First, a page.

Erdogan: Turkey’s Problem Is With The Egyptian Regime

Turkish President Recep Tayyip Erdogan delivers a speech during a mukhtars meeting at the presidential palace on November 26, 2015 in Ankara. President Recep Tayyip Erdogan on November 26 said Turkey does not buy any oil from Islamic State, insisting that his country's fight against the jihadist group is "undisputed". AFP PHOTO/ADEM ALTAN / AFP / ADEM ALTAN
Turkish Prime minister Recep Tayyip Erdogan said that his country’s dispute is with the Egyptian regime and that there is no problem with Egyptian people, according to a Turkish state-run news agency. 

Erdogan said,”The problem with Egypt is an issue with its administration, especially with its ruler.”

Ankara and Cairo relations have deteriorated after Abdel Fattah al-Sisi led a military coup in 2013 that ouster Egypt’s first democratically-elected leader Mohamed Morsi.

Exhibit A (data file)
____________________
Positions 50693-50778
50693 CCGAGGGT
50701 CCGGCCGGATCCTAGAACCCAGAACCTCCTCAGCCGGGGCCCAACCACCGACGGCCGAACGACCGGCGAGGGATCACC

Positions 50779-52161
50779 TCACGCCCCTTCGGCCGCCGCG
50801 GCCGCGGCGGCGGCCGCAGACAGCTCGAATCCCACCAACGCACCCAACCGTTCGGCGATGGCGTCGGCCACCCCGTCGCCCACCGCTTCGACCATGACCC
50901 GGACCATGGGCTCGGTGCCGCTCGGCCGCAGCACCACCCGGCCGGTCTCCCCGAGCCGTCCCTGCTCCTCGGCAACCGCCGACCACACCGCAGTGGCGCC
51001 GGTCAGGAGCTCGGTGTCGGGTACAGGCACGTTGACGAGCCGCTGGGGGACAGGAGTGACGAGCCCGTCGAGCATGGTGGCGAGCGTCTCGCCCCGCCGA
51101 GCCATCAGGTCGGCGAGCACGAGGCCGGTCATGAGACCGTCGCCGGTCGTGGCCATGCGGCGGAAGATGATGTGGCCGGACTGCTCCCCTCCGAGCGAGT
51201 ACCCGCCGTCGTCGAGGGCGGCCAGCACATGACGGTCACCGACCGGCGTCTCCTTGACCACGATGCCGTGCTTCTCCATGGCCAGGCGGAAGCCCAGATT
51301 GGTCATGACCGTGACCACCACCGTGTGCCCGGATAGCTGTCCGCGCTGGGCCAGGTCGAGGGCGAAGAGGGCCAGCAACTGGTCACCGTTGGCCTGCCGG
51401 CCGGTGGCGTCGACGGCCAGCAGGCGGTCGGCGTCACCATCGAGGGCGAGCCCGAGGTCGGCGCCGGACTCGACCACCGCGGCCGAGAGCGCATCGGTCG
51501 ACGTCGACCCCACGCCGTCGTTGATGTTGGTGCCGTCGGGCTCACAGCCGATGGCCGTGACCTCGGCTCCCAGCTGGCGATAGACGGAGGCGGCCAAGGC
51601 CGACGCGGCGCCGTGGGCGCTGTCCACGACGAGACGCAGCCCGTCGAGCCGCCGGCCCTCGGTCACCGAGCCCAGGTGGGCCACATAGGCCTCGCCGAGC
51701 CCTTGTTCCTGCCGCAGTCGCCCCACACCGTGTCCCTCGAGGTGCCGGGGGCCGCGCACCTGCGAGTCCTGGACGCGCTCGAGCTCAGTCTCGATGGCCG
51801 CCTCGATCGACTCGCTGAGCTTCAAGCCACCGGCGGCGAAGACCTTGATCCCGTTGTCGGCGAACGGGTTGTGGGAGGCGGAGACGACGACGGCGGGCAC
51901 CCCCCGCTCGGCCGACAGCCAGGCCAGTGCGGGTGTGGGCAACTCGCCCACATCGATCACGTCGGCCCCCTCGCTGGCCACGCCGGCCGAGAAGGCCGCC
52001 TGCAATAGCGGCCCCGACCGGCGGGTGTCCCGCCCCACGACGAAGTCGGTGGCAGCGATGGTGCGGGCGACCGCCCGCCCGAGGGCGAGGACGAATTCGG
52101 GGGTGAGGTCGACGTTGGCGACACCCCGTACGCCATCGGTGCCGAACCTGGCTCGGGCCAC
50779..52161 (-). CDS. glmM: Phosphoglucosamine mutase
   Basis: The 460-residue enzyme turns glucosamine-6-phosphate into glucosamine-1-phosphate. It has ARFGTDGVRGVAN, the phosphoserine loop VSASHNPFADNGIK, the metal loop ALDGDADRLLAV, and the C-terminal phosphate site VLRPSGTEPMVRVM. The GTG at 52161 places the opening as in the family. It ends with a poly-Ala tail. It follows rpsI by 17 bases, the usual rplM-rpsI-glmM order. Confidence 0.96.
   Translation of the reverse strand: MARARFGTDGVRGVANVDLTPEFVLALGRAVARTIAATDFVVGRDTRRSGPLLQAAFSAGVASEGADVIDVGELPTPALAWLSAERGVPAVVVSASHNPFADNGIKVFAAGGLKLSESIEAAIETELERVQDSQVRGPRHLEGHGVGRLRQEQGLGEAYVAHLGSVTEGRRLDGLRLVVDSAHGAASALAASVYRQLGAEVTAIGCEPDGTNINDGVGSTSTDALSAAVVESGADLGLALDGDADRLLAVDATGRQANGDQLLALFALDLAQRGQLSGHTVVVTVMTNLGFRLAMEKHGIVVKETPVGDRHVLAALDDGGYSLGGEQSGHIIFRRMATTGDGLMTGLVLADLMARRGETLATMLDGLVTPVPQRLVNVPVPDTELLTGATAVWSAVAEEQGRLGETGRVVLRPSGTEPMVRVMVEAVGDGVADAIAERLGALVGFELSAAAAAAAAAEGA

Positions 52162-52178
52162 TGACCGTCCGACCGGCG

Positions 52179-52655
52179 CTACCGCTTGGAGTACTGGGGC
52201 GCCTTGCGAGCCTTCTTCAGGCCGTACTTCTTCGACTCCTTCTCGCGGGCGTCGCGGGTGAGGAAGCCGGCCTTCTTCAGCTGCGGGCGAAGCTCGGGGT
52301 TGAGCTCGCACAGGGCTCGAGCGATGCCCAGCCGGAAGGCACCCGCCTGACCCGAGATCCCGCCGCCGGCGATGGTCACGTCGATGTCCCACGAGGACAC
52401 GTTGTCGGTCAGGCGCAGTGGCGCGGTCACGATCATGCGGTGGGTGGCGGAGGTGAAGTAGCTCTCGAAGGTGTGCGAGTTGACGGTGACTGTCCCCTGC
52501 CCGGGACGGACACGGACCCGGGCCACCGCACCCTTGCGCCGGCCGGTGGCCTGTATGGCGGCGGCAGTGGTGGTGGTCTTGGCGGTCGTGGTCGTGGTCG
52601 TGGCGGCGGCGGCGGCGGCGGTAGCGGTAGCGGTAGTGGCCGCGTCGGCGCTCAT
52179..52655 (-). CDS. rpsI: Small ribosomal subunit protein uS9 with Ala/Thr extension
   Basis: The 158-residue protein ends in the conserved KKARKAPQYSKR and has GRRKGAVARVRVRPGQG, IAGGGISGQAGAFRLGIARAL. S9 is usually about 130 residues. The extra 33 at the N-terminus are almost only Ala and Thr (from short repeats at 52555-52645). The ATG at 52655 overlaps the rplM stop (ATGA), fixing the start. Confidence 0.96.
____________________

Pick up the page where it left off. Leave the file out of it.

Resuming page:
Since then the Egyptian regime launched massive crackdown against Morsi and the Muslim Brotherhood.

Mohamed Morsi has received several life-in-prison and death sentences for allegedly “conspiring against Egypt” – with Palestinian group Hamas and Lebanon’s Hezbollah – and for supposedly breaking out of jail in 2011.

He has also been sentenced with a 20-year jail term for allegedly committing murder. The former president also faces charges of “insulting” Egypt’s judiciary.

Morsi and his co-defendants, along with a number of independent observers, say the charges are politically driven.

In remarks made following Eid al-Fitr prayer in Istanbul,Erdogan said he could not condone such Egyptian rulings.

Erdogan comments came amid speculations over the rapprochement between the two countries after Turkey amended its ties with Russia and Israel.

Egypt’s foreign ministry stated last week that Turkey’s recognition of the” June 30 Revolution ” and the legitimacy of Egyptian state institutions represents the starting point for improved relations with Turkey.